Johnson Graduate School of Management at Cornell University
Hometown: St. Paul, MN
Undergraduate School and Major (Include Graduate School if Relevant): University of Minnesota — Marketing
Employers and Job Titles Since Graduation:
Ameriprise Financial — Leadership Development Program Trainee, Marketing Strategy
McMaster-Carr Supply Company — Management Trainee/Supervisor, Warehouse Operations
Local, Los Angeles-based IT Consulting Firms — Analyst/Business Systems Consultant
Recalling your own experience, what advice do you have for applicants who are preparing for either the GMAT or the GRE? As a part-time GMAT/GRE instructor for a well-known test preparation service, my observation has been that recent college graduates find the transition to studying for those exams much less challenging than those who have been out of the formal study “circuit” for two or more years. That’s not to say that recent grads tend to do better than the latter group – based on my experience with both groups – but that more recent grads find it easier to set and adhere to a study schedule. So I recommend studying for either test as shortly after graduation as you can! I felt that this strategy worked well for me, especially since I wanted to clear the GMAT requirement well before beginning the B-school application process.
Based on your own selection process, what advice do you have for applicants who are trying to draw up a list of target schools to which to apply? When evaluating which schools to include in my consideration set, I found it useful to first think about each “Top 20” program according to the academic area(s) in which it specializes and its geographic “reach.”
Along the first dimension, I knew that I wanted to pursue my MBA at an institution with a robust finance curriculum (since I want to enhance my financial analysis skills in preparation for a quantitatively rigorous post-MBA role) and an emphasis on entrepreneurship (to help expand my Italian leather goods startup and possibly fulfill my interest in app development). I also wanted a program that encourages student involvement in its research centers.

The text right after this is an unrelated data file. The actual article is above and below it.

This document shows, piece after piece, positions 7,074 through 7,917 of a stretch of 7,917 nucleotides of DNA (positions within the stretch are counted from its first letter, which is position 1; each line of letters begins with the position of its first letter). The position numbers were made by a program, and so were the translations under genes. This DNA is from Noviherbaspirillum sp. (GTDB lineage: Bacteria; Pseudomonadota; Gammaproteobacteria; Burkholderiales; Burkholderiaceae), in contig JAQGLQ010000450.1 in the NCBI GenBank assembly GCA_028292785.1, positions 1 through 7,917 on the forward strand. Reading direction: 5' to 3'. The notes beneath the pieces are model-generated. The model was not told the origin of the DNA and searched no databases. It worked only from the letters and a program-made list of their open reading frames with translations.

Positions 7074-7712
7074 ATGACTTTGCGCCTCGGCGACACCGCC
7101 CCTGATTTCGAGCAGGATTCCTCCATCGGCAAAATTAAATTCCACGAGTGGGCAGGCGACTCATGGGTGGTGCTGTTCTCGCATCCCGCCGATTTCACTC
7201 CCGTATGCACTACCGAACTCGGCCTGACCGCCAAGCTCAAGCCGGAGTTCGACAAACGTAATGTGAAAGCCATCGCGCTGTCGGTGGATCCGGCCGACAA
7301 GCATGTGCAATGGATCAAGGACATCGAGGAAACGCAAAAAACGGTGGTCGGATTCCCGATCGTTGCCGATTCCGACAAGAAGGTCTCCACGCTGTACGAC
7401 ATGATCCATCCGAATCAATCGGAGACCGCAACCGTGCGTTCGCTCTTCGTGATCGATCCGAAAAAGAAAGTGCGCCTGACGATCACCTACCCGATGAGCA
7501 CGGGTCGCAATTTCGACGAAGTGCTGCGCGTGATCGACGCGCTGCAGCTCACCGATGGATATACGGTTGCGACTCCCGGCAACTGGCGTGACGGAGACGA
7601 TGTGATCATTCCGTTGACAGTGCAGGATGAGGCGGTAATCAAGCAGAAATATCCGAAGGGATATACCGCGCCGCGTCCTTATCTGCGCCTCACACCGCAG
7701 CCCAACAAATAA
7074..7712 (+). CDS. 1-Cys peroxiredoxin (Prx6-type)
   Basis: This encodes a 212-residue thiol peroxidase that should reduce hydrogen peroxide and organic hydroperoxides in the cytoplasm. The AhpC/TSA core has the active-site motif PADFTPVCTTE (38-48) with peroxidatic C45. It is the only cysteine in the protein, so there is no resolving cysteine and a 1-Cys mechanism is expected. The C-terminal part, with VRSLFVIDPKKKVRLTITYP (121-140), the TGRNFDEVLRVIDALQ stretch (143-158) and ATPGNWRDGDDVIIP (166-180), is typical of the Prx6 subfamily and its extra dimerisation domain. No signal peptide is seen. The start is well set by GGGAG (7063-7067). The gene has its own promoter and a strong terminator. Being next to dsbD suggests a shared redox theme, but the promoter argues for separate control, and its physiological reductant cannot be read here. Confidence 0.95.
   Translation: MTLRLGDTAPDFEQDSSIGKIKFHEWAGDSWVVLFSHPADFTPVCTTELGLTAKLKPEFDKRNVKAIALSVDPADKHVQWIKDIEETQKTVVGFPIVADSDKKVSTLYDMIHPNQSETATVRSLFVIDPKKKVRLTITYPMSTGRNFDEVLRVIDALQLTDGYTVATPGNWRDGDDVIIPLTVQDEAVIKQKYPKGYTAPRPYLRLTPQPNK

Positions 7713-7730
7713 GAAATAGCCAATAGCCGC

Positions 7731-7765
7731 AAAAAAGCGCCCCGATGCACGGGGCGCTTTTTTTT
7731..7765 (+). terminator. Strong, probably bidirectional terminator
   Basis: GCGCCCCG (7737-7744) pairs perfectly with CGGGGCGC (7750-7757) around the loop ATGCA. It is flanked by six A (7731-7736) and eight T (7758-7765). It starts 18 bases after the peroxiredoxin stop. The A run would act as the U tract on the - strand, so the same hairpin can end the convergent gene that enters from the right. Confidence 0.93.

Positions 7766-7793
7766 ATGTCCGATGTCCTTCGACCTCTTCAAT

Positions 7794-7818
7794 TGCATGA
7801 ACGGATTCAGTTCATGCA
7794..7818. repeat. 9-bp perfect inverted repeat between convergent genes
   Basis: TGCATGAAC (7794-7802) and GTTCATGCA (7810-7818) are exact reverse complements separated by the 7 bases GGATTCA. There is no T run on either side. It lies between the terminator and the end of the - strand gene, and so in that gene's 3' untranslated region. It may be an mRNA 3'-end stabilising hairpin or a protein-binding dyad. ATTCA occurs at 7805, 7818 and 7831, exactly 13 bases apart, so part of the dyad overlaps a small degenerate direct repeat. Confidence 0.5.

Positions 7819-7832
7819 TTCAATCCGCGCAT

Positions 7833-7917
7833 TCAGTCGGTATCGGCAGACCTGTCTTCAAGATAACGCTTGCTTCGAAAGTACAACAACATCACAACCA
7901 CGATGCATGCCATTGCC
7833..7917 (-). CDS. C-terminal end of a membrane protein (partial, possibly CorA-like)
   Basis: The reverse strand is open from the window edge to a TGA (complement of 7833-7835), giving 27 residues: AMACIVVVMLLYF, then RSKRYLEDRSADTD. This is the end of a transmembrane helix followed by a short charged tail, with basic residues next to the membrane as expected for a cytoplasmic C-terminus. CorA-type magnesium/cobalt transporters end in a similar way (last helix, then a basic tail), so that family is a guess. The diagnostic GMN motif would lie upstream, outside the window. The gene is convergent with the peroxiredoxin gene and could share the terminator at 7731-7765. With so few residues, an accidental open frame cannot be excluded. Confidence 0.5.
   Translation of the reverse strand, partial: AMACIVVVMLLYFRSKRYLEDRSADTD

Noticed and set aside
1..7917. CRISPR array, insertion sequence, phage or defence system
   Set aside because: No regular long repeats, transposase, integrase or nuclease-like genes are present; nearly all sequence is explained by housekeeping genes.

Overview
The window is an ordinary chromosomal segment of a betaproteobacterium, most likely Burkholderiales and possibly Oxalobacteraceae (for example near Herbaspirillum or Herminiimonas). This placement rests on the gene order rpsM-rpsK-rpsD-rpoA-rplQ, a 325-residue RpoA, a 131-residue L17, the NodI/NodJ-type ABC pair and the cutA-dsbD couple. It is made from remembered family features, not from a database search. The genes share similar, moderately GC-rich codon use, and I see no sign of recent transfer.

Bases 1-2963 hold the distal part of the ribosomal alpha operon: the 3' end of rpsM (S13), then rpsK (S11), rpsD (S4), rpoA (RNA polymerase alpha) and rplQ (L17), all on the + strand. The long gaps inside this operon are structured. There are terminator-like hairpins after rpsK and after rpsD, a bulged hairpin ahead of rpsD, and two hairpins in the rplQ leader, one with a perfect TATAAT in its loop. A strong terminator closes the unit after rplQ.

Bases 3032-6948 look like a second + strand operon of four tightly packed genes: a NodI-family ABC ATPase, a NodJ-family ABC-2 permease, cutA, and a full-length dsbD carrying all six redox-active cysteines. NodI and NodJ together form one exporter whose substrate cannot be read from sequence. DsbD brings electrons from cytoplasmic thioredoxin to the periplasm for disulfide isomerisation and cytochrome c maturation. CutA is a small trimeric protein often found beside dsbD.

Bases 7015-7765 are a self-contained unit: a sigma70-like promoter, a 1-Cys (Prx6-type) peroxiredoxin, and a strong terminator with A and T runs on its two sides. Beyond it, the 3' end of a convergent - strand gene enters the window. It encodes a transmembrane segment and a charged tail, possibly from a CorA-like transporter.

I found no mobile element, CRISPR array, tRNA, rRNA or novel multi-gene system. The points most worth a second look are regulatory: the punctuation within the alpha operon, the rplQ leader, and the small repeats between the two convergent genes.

As to my second criterion, I wanted to apply to a program that — based on employment reports — demonstrates success in placing students in jobs across the U.S. After conducting research on school websites and third-party sites like this one, as well as speaking to current students and alumni from many of the “Top 20” MBA programs, I drew up my list of target schools.
One way that I could have streamlined my list of target schools further, before committing to beginning applications for all of them, would have been to actually visit the schools in the year preceding my decision to apply. In one case, I ended up devoting numerous hours to working on a target school’s application only to realize that I didn’t want to apply there after visiting the campus.
What advice do you have for applicants in actually applying to a school, writing essays, doing admission interviews, and getting recommenders to write letters on your behalf? Try to set up a plan and schedule for applying to each program. Ideally, this would begin by determining to which programs you’ll apply and, even more importantly, why you intend to apply to those programs (refer to my thoughts on drawing up your target list). I got this process started somewhere between four and six months before the start of the application cycle in which I intended to apply.